The U.S. Supreme Court will use a case connected to a Pfizer Inc. research plant in Connecticut to decide when local governments can take over private property in the name of economic development.
The justices agreed to hear an appeal by a group of homeowners who say the city of New London illegally tried to raze a residential neighborhood to make room for a five-star hotel, luxury condominiums and office buildings near the Pfizer facility. The city says it is trying to reverse decades of economic decline.
The case will address what property-rights advocates say is an increasingly common practice: the use of government "condemnation" power to make room for "big box" retail stores, shopping malls and office buildings.
"It is a growing trend among local governments to condemn property for the purpose of raising tax revenue," said Dana Berliner, an attorney at the Washington-based Institute for Justice, which represents the New London homeowners.
The Supreme Court ruled in 1954 that government agencies can condemn blighted property as long as they compensate the owners. Thirty years later, the court said governments could take over property to break up an oligopoly on land ownership.
The latest question is whether and under what conditions officials can take over property that isn't blighted and doesn't involve an oligopoly.
"If you read the language in those opinions, it was not limited to the specific facts of those cases," said Wesley Horton, New London's lead attorney in the Supreme Court case. "It was a general opinion about the police power of the state.'"
The appeal centers on the U.S. Constitution's takings clause, which requires government agencies to pay just compensation when they take over private property. The 15 homeowners argue in their appeal that the takings clause also requires a public use and that the government must do more than simply point to the possibility of economic revitalization.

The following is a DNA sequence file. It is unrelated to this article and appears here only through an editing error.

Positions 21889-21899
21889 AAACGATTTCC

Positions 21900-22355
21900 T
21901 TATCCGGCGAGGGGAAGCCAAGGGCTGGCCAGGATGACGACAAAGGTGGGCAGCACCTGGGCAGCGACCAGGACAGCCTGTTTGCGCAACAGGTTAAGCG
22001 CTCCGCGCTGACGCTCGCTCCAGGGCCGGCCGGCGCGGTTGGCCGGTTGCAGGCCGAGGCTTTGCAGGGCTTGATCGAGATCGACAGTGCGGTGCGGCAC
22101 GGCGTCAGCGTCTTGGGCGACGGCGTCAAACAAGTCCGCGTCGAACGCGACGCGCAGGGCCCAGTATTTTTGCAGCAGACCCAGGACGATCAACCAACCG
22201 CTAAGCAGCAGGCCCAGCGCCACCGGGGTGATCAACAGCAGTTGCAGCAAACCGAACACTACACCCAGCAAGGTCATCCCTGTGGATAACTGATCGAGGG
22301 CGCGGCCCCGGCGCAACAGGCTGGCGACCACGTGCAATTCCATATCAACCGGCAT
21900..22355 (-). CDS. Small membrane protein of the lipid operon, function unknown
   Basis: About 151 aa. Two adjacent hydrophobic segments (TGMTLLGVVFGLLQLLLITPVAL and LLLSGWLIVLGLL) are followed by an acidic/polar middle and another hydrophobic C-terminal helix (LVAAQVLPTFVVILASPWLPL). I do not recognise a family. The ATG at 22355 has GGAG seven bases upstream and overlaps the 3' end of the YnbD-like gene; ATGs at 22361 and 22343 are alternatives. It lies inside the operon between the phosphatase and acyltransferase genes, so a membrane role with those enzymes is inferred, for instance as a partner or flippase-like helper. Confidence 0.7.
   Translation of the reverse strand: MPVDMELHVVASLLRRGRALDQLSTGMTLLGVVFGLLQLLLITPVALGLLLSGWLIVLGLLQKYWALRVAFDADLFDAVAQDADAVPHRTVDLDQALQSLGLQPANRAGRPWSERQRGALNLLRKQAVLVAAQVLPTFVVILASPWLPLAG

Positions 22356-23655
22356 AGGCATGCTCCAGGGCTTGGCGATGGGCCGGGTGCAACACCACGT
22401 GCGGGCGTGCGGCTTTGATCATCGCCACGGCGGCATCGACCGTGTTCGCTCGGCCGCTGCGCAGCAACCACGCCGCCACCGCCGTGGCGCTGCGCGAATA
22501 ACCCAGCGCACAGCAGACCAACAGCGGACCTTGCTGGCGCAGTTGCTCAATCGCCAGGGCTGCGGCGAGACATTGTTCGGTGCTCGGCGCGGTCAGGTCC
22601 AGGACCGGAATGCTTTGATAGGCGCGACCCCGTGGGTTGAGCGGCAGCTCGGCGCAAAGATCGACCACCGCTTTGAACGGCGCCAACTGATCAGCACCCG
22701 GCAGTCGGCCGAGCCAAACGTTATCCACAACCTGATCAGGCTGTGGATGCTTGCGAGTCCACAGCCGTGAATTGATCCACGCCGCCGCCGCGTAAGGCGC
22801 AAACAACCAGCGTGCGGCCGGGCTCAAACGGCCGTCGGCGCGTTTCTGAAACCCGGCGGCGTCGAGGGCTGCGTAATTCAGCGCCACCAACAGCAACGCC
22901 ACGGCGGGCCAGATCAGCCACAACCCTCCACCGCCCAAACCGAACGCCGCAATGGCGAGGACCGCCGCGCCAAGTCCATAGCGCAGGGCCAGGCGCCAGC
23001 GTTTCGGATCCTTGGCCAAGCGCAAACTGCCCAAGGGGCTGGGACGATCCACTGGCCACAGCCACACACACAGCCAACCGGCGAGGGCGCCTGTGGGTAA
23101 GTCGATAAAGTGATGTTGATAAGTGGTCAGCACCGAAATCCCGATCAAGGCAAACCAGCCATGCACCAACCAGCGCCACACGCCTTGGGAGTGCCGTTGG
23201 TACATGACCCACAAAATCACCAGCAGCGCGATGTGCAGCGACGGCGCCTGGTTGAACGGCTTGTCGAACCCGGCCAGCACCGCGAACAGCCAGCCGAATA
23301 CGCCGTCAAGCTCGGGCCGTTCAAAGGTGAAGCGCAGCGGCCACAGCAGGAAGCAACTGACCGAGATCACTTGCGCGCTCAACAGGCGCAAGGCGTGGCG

The decision by the Connecticut Supreme Court, which upheld the takeover, "drains the public use requirement of the U.S. Constitution of any meaning or substance," the appeal said.
The city's development plan, enacted in 2000, calls for the takeover of 115 homes and small businesses in the 90-acre Fort Trumbull neighborhood adjacent to the Pfizer facility. The city also set up a private entity, the New London Development Corporation, to manage the project.
The plan coincided with the decision by Pfizer, the world's largest drugmaker, to open a new research headquarters in New London.
Pfizer isn't directly involved in the litigation, and its property isn't at issue in the high court case.
The company at one point committed to providing support for the hotel development project and guaranteeing a line of credit for the development corporation, according to Pfizer spokeswoman Kate Robins. Those commitments have expired, and the company has no financial interest in the project, Robins said.
The Institute for Justice represents the homeowners who have refused to sell their land. The group includes Wilhelmina Dery, who was born in her Fort Trumbull house in 1918.
The homeowners sued after the New London Development Corp. sought to acquire their property through a tool known as eminent domain. The Connecticut Supreme Court, in a divided opinion, said the city and development corporation were acting legally.
The justices will hear arguments and rule by July. The case is Kelo v. City of New London, 04-108.
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